WORDS Kim Newth PHOTO Graham Warman
To start slow and stay relaxed is champion auctioneer Logan Moore’s top tip for those vying for this month’s 2018 Young Auctioneers’ title at the New Zealand Agricultural Show.
“When you’re nervous, you just want to get it over and done with as quickly as possible but it’s better to slow up a bit and think about what you’re saying,” says the Balclutha-based livestock agent and auctioneer.
Having had two attempts at the title before winning it last year, Logan appreciates the challenges in store for this year’s young competitors who must impress the judges with their sales savvy and verbal skills at scheduled mock auctions. They will need to know their stock exceptionally well and have an impressive patter to be in with a chance. A quick wit and confidence are fundamental to success.
“These are things that you learn through experience,” says the 27-year-old, who credits Otago head auctioneers’ Rob Fowler and Dennis Mullally as personal mentors.
“You pick it up as you go by watching other auctioneers and then gradually put together your own style.”
Around his local sales yards, Logan is known for his quick fire one-liners.
“In the heat of moment, they come to you out of nowhere and are sometimes pretty inappropriate. You just move on quickly and say something else before people have time to think about it too much! You get to know people and their habits and that all comes into it.”
Growing up in the Central Otago township of Millers Flat, Logan gravitated to rural work and gained a good grounding in beef and sheep farming in his younger years. He started out in a clerical role at the Balclutha Saleyards before moving into sales as an auctioneer for Rural Livestock Ltd. Since then, he’s auctioned everything from prime lambs through to “topless male rugby players” (‘sold’ to wait on tables as part of a charity fundraiser in Dunedin).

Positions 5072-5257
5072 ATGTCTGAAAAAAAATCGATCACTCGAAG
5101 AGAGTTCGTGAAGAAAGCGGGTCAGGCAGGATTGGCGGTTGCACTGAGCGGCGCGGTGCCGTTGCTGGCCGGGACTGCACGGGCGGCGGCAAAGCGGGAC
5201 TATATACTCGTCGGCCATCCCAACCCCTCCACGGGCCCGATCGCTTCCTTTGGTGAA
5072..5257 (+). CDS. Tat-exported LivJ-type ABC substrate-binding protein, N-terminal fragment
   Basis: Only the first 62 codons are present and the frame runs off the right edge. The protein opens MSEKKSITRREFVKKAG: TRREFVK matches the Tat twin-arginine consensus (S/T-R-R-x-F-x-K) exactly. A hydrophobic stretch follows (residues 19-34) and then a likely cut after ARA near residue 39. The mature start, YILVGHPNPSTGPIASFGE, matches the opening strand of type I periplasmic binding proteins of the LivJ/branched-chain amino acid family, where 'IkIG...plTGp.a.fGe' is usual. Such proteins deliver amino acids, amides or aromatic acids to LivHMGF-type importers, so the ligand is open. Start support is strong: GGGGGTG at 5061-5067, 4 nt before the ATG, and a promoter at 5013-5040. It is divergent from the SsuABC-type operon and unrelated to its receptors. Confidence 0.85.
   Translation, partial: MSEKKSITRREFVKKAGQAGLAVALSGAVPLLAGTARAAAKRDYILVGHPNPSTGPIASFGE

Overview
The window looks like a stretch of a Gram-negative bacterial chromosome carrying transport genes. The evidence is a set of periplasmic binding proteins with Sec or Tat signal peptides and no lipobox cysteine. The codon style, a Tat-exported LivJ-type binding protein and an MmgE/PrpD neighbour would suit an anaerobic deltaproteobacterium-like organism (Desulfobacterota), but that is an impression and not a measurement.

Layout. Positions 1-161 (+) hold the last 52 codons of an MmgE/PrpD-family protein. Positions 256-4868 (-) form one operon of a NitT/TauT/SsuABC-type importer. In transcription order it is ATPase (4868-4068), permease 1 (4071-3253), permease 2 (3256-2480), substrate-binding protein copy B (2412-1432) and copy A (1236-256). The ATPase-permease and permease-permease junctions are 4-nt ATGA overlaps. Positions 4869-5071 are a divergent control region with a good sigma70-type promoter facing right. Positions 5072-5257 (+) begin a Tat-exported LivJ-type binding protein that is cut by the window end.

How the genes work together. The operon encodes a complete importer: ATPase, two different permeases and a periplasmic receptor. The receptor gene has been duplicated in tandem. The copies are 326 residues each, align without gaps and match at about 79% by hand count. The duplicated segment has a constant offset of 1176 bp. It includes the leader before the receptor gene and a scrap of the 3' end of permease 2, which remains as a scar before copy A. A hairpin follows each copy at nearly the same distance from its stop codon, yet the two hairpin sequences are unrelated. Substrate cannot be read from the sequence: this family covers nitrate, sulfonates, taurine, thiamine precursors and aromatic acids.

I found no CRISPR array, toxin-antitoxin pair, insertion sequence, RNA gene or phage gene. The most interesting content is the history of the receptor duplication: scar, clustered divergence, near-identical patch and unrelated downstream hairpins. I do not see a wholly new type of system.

As part of last year’s prize package, Logan had the opportunity to travel to the 2018 Sydney Royal Easter Show where he conducted a charity auction at Darling Harbour and got to see Australian auctioneers at work.
“In my opinion, they’re ahead of us – it’s all very professional over there. They’ve got so many training courses and even an auctioneers’ school.”
In May, he was invited back to Australia by Magic Millions’ bloodstock manager Clint Donovan. “I was there as a bid spotter – the role is to spot bids in a certain part of the crowd and then yell them out to the auctioneer. It was a great experience and I’m hoping to go back again next year.”
Selling stud stock at Silverstream’s 50 Year Celebration Sale in June has been another career high for Logan, who shared the gig with Bruce Orr, one of the country’s most seasoned auctioneers and a revered stud stock guru.
This month, Logan will be bid spotting at the New Zealand Bloodstock Thoroughbred Sale at Karaka. “You have to be patient and sit in the wings for a few years but I hope to get a crack as auctioneer at one of these top horse sales before too long.”
No matter what he’s selling though, Logan’s goal remains the same.
“You’re just trying to get as much as you can for your clients.”